Excerpted from The Washington Times: Nevada rancher Cliven Bundy’s decades-long battle against the federal government over grazing rights has heated to the point where militia groups have joined in and taken up spots against the feds who’ve circled his land — and talk is, they’re not afraid to open fire.
A spokesman for the one of the militia groups said as much to local 8 News Now: I’m not “afraid to shoot,” he said.
Margaret Houston, Mr. Bundy’s sister and a cancer survivor, said at a town hall gathering this week that the situation “was like a war zone” and that she felt “like I was not in the United States,” The Daily Mail reported.
The Las Vegas Review-Journal described it this way: “Serious bloodshed was narrowly avoided,” in a story about how dogs were unleashed on a woman who was pregnant while the rancher’s son was hit with a taser.
On Tuesday, armed Bureau of Land Management agents stormed Mr. Bundy’s property, escalating a court dispute that’s wound for two decades over the rancher’s refusal to pay for grazing fees.
Mr. Bundy’s view is that he owns his property — that it’s been in his family’s hands for centuries — and he doesn’t have to pay for his own 900-head of cattle to graze on the 600,000 acre Gold Butte property.
The government, meanwhile, says the land belongs to it, and agents have swooped and circled, closing off roadway access to the property and flying helicopters overhead the family’s home. Keep reading
(CNN) – A 20-year dispute between a Nevada rancher and federal rangers over illegal cattle grazing erupted into an Old West-style showdown on the open range this week, even prompting self-proclaimed members of militia groups from across the country to join the rancher in fighting what they say is U.S. “tyranny.”
What began as a legal fight between longtime rancher Cliven Bundy and the U.S. Bureau of Land Management has escalated as Bundy kept his cattle on the federal land, and the government has responded by beginning roundups of the livestock.
A confrontation teetered on violence Wednesday when Bundy family members and dozens of supporters angrily confronted a group of rangers holding Tasers and barking dogs on leashes near Bunkerville, about 80 miles northeast of Las Vegas.
Federal officials say a police dog was kicked and officers were assaulted.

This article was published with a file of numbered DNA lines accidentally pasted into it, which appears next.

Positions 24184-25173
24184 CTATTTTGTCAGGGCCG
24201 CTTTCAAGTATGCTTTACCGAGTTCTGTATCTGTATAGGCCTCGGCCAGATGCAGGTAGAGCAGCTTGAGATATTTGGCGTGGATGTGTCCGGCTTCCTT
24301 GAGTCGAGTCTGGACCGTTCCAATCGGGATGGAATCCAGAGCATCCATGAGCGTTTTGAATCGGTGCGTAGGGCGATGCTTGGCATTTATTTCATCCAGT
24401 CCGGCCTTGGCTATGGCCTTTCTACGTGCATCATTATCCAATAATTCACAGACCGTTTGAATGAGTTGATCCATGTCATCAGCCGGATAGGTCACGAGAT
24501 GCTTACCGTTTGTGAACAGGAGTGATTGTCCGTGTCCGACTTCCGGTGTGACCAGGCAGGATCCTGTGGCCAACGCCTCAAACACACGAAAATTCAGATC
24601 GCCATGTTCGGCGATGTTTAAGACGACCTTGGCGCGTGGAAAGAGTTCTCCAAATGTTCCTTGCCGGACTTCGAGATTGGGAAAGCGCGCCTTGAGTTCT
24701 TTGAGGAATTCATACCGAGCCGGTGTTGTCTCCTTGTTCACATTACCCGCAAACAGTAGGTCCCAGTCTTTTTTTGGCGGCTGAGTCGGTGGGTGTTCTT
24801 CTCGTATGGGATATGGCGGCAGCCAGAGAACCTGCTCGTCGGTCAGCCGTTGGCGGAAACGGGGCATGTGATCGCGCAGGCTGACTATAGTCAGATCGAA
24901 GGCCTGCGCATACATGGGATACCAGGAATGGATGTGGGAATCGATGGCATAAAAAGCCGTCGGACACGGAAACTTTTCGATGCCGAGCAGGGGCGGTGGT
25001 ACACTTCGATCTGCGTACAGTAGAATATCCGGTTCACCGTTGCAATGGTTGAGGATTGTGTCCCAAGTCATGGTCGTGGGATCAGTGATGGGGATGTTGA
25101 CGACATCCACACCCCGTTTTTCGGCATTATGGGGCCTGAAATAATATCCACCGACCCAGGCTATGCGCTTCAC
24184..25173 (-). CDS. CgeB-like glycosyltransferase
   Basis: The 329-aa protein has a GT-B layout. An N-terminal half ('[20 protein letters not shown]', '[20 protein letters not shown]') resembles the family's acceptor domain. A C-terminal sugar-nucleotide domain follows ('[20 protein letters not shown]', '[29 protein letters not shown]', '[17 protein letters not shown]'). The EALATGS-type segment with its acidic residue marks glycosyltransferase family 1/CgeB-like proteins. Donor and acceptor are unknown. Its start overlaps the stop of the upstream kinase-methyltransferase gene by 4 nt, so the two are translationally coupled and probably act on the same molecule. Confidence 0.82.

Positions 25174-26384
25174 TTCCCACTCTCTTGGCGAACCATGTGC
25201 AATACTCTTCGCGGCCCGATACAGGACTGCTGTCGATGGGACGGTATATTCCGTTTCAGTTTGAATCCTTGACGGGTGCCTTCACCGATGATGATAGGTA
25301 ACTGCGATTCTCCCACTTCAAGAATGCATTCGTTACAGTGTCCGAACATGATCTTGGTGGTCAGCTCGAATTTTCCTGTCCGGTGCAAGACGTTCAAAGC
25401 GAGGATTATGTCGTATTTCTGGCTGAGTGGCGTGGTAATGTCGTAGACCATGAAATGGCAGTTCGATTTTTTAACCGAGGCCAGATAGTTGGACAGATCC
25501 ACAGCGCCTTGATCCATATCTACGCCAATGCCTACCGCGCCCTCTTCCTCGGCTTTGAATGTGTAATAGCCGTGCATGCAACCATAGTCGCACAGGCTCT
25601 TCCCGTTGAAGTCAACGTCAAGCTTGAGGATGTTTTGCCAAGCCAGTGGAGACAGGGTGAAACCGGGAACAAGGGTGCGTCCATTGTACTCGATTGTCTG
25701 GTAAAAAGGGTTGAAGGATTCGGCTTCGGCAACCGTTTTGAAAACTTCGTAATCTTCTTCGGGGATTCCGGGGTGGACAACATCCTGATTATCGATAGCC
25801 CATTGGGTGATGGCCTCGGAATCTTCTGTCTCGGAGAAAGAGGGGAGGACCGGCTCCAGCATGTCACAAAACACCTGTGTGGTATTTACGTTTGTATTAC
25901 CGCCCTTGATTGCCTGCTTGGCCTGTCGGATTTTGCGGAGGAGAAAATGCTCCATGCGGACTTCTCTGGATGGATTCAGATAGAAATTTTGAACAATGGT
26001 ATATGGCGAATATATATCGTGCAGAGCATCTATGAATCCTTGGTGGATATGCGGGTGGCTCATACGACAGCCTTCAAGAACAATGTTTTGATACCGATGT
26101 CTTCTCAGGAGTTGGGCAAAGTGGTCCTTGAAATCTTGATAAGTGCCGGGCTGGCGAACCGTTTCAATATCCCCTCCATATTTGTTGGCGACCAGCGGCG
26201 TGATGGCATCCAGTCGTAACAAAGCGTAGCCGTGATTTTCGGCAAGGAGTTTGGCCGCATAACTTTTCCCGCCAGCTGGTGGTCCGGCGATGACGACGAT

Bundy family members say they were thrown to the ground or jolted with a Taser.
In the end, the rangers got into their white SUVs and drove away, a YouTube video of the incident showed.
“Get out of our state!” the cheering protesters yelled at the rangers as they departed in several vehicles. “BLM go away! BLM go away!” they added, referring to the Bureau of Land Management.
The entire incident is now under investigation, Amy Lueders, the bureau’s director in Nevada, said Thursday.
To some, the 67-year-old Bundy is a hero who hails from a long family of ranchers stretching back to the Wild West.
To environmentalists and the feds, however, he’s an outlaw of sorts who owes U.S. taxpayers more than $1 million in unpaid grazing fees.
The U.S. government is rounding up Bundy’s cattle that it says have been grazing illegally on public lands in Clark County for more than 20 years, according to the land-management bureau and the National Park Service.
Between Saturday and Wednesday, contracted wranglers impounded a total of 352 cattle, federal officials said. Bundy says he owns 500 of the more than 900 cattle that federal officials are planning to confiscate for illegal grazing, the Las Vegas Review-Journal reported. Bundy told the newspaper that each head of his livestock is worth about $1,000.
Since the roundups began, protesters have been confined to two areas to publicly declare their grievances, but the peaceful protests in recent days “have crossed into illegal activity, including blocking vehicles associated with the (roundup), impeding cattle movement, and making direct and overt threats to government employees,” the two federal agencies said in a statement. Keep reading